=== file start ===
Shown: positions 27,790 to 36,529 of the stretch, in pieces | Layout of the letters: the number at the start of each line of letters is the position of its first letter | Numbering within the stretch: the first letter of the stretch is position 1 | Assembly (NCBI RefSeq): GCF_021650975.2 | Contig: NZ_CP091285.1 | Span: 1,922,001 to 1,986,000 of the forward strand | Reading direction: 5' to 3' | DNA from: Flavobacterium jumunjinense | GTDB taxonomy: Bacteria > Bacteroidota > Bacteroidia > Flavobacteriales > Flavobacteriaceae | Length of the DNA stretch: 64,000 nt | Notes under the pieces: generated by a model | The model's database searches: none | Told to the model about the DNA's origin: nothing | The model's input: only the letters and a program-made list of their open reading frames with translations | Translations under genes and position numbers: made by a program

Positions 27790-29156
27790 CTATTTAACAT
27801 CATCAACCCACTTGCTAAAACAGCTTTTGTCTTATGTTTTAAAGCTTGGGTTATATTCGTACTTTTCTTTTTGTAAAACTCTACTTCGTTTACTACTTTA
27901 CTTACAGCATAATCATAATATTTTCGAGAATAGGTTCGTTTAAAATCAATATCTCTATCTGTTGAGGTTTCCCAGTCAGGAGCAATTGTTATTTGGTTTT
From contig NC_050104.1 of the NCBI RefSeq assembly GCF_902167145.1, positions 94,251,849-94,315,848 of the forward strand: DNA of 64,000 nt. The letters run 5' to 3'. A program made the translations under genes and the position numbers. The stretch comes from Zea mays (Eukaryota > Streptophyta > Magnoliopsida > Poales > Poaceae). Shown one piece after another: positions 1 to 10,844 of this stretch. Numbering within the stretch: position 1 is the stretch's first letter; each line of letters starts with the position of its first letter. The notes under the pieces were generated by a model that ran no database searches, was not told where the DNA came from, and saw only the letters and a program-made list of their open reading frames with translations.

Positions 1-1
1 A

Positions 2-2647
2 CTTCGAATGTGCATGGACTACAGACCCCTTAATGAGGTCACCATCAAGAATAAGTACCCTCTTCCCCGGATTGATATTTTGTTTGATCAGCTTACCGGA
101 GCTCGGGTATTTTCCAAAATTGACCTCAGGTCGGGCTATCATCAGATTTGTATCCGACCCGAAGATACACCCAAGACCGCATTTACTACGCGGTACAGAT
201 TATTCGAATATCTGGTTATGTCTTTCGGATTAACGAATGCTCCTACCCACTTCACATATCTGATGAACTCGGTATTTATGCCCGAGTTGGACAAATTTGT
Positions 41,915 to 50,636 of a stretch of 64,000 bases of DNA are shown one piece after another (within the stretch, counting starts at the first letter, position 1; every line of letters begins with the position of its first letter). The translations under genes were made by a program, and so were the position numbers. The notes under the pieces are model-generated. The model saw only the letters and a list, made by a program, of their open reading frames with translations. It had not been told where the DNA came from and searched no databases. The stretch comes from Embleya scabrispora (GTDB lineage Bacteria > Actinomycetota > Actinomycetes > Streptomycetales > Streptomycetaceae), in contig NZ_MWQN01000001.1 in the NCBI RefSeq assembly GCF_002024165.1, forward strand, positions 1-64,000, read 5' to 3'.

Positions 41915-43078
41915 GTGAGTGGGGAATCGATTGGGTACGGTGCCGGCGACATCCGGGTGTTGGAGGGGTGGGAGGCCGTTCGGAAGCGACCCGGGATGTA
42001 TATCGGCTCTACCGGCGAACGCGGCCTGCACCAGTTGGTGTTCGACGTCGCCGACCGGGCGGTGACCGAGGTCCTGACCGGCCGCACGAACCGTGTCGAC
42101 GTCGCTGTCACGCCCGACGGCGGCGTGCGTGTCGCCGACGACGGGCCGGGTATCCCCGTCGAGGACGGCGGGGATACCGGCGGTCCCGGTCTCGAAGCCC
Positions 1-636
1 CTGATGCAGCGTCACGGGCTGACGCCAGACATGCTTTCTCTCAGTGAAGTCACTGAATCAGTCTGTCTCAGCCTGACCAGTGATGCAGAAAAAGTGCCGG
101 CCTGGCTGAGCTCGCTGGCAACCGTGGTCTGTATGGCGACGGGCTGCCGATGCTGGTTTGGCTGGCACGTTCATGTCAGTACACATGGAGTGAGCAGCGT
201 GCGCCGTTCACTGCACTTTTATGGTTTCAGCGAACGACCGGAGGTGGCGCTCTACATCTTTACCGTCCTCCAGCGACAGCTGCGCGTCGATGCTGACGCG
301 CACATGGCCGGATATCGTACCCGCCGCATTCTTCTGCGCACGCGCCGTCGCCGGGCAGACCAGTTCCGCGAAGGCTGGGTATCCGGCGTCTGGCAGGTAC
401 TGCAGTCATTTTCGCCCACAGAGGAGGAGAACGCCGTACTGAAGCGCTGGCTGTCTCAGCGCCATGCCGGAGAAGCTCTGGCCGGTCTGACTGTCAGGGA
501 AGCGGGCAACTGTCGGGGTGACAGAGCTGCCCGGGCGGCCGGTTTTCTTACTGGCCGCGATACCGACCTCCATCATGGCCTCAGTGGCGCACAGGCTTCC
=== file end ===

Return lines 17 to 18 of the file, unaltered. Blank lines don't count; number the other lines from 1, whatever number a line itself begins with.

42101 GTCGCTGTCACGCCCGACGGCGGCGTGCGTGTCGCCGACGACGGGCCGGGTATCCCCGTCGAGGACGGCGGGGATACCGGCGGTCCCGGTCTCGAAGCCC
Positions 1-636